Change champions are important for moving new innovations through the phases of initiation, development, and implementation. Although research attributes positive health care changes to the help of champions, little work provides details about the champion role.Methods
Using a combination of immersion/crystallization and matrix techniques, we analyzed qualitative data, which included field notes of team meetings, interviews, and transcripts of facilitator meetings, from a sample of 8 practices.Results
Our analysis yielded insights into the value of having 2 discrete types of change champions: (1) those associated with a specific project (project champions) and (2) those leading change for entire organizations (organizational change champions). Relative to other practices under study, those that had both types of champions who complemented each other were best able to implement and sustain diabetes care processes. We provide insights into the emergence and development of these champion types, as well as key qualities necessary for effective championing.Conclusions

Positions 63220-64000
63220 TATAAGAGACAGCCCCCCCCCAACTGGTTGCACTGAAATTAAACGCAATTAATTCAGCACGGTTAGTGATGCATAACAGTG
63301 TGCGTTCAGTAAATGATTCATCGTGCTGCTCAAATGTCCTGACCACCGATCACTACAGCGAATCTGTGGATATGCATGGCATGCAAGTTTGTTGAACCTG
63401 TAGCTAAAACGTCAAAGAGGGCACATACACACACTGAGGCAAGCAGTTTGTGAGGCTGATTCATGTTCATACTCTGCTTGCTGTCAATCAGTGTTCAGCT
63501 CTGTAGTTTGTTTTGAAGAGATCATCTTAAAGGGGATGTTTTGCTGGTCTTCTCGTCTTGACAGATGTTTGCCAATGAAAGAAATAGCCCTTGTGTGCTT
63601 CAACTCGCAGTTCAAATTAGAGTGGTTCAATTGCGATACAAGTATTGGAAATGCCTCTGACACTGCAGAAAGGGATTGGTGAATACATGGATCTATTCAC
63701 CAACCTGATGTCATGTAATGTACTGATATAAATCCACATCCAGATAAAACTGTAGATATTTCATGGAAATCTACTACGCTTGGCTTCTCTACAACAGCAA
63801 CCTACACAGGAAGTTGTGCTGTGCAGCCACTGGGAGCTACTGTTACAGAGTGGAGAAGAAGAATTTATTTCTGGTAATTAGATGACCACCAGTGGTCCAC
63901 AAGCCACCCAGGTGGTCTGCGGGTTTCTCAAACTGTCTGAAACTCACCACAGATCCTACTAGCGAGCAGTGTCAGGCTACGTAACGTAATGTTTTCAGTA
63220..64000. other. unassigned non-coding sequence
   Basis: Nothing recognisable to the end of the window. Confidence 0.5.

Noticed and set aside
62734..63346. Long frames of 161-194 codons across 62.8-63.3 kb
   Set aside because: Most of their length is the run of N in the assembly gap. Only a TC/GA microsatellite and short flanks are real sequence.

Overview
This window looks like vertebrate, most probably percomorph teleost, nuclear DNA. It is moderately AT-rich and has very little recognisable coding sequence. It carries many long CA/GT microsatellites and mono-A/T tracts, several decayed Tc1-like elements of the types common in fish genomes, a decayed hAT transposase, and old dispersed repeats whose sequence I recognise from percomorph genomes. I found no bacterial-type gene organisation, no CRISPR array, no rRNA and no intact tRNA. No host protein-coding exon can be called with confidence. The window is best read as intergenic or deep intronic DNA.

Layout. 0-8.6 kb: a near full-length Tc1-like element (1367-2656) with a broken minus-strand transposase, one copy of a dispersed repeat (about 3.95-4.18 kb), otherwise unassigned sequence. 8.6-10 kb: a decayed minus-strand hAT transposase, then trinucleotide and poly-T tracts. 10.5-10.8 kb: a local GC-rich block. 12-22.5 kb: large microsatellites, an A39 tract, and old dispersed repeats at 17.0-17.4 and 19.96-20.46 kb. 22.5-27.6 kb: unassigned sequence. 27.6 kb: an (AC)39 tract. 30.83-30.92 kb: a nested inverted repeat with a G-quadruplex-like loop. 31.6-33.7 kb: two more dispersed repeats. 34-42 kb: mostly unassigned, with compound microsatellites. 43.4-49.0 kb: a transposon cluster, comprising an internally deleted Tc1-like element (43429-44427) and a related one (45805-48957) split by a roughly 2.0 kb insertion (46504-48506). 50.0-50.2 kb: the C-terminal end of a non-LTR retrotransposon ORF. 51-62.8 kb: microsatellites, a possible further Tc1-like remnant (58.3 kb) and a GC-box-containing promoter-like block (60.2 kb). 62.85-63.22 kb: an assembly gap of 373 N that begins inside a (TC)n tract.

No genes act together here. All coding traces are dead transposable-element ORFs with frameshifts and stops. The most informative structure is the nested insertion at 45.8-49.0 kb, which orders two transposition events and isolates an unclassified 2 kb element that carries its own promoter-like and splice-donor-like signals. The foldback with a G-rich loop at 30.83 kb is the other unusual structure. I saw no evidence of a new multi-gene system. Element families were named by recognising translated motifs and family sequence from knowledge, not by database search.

Practice transformation requires a sustained improvement effort that is guided by a larger vision and commitment and assures that individual changes fit together into a meaningful whole. Change champions—both project and organizational change champions—are critical players in supporting both innovation-specific and transformative change efforts.